Fantasia. Fan-freakin-tasia! To say I’m excited is like saying Adam Carolla is in a little bit of hot water with the ladies right now. See what I did there? Topical humor. How I roll.
For those of you who don’t know, Fantasia is Montreal’s annual genre film festival, nearly four glorious weeks of the insanest, weirdest, most creative movies from all over the globe. Basically it’s Christmas for people like me.
And that time is coming again, my friends. Fantasia has just announced their “first wave” of movies for this year’s festival and there’s some awesome stuff on the lineup, and you can be sure I’ll be down there covering it all. But what to do in the mean time? It’s still over a month away, and that’s a long wait.
Well, I figured what better way to get into the Fantasia spirit than to revisit some of my favorites from that magical summer of bliss last year, so this week I’m presenting four awesome movies from Fantasia 2011 to help get you ready for the upcoming madness.
In this post-apocalyptic future story, cutthroat gangs hold sway over the remaining survivors in the small town of Frazier Park. When the courageous BTRO dies challenging the local gang leader, his brother JTRO must train to take up his place and enter the ultimate contest, where all is decided: the dancing based videogame Beat Beat Revalation.
Tell me you saw THAT coming.
The FP is the brainchild of the Trost Brothers, and definitely bears the earmarks of a low-budget labor of love. The film is held together essentially with scotch tape and love, but what it lacks in visual fidelity (this post-apocalyptic future has a lot of pleasant public parks) it makes up for in originality and charm.
It seems to constantly hover between taking itself seriously and self-parody, dipping its feet into one pool before going back and trying the other. Some might call it indecisive for this, but I definitely enjoyed this one, if only for the sheer absurdity of the premise.
This is one I mentioned way back in my early days here, back when I was a mere guttersnipe filling in for Steph.
It’s a found footage movie, but don’t let that stop you, it’s one of the good found footage movies, one of the ones that uses the format as a stylistic device rather than a cloaking device to hide a budget lower than most movies’ craft services budget.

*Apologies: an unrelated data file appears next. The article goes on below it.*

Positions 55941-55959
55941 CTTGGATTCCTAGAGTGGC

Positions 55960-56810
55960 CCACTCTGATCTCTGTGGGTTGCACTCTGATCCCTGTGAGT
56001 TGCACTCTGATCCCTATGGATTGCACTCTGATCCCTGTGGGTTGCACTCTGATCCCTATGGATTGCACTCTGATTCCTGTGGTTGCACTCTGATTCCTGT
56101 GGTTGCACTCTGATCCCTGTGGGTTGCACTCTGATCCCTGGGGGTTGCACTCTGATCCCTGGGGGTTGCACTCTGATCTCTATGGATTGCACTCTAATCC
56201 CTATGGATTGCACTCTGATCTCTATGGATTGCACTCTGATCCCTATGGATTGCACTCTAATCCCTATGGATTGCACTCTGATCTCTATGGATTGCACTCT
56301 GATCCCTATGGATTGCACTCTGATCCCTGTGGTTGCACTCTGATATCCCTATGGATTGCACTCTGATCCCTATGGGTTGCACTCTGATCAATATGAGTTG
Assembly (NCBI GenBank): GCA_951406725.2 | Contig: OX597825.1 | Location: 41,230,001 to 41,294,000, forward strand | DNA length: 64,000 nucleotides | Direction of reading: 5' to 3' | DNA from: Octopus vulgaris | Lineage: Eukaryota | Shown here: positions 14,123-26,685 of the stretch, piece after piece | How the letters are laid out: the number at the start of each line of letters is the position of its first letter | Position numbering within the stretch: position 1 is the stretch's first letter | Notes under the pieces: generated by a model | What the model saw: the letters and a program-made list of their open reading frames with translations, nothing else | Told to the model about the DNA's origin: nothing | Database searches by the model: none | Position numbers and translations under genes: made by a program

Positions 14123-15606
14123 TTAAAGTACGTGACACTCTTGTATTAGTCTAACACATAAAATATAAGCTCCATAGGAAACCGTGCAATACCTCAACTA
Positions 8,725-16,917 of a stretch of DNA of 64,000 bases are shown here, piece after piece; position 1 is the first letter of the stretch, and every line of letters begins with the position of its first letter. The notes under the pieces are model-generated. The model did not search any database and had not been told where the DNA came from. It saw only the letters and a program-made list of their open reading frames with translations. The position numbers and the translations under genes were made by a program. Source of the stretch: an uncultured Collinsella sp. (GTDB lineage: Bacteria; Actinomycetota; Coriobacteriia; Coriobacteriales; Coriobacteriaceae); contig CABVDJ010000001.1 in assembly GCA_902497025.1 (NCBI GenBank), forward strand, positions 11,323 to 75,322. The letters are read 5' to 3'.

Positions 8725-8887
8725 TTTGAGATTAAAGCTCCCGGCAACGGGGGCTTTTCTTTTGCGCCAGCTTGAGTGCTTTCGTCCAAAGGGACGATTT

It begins with a group of Norwegian student journalists doing an expose on bear poaching, following a mysterious man they believe to be a poacher. Of course, the truth is often stranger than fiction and this is certainly the case, as it turns out the man is in fact a troll hunter (get it, like the title!) on the payroll of the Norwegian government.
Norway has, unknown to it’s urban populace, a thriving troll population kept in secluded reservations. But when one of them breaks loose, it’s up to our hero Hans to track them down.
Besides the effects, creativity and pitch-black humor, the real draw of this is the titular troll hunter, played as a cynical, world-weary everyman by comedian Otto Jespersen. He’s set in stark contrast to the mythical, morally unambiguous knights of old.
Hans is no hero, he’s just a guy doing a bad job for worse pay, and this is his story.
As I’m eager to opine, horror movies these days generally suck.
Don’t look at me that way, they do, and you know it.
And one of the worst ways they can suck is the whole “self aware” thing. It seemed for a long while, horror movies just couldn’t be straight-faced anymore, they couldn’t take themselves seriously. It all had to be tongue-in-cheek humor, self-parody, and visual gimmickery.
The Inkeepers, to me anyway, seems to present a single upraised middle finger to that whole notion, presenting a no-nonsense haunted house movie, and telling all those self-aware asshats to go make fun of themselves in the corner, cause there’s work to be done, dammit.
Sara Paxton stars as one of two inkeepers (get it, like the title!) on her last night on the job in a big old spooky hotel she believes is plagued by ghosts. Unfortunately it seems this is the one night those ghosts have chosen to kick subtlety to the curb and really start messing with her head. So she and her awkward co-worker must try and survive the night, not to mention keep their sanity intact.
It’s a very back-to-basics approach, one that won huge points with me right out of the gate. Some may be dissatisfied with the pacing or ending, but this one delivered some good scares for me, not to mention a great cast and good direction.
It wouldn’t be Fantasia without a good-sized helping of Asian cinema, and who better to cap off this jaunt down memory lane than Takashi Miike, the insanely prolific madman who brought us Ichi the Killer and Zebraman (which is exactly what it sounds like).
13 Assassins is probably the most “grounded” of his movies I’ve seen, which isn’t to say it doesn’t have a fair share of weirdness and black humor. Set in 1840s Japan, the film sees a young lord who has become a homicidal monster come up against the blades of 13 samurai (get it, like the- oh wait, never mind) who have taken it upon themselves to end his reign of terror. At the center of all this is Shinzaemon (who only sounds like a Digimon), a battle-hardened old warrior who must face off against his oldest friend to get to his target.
The last hour or so of this movie is basically an all-out orgy of swords, explosions and mayhem, with some truly epic swordfights and a dusting of Miike’s trademark humor for good measure. Which is different from the kind of orgies you would normally see in a Miike movie, those are probably just…well, orgies. He’s one of -those- directors.
If you see just one samurai movie this year, make it this one. Though why you would only watch one samurai movie all year is beyond me.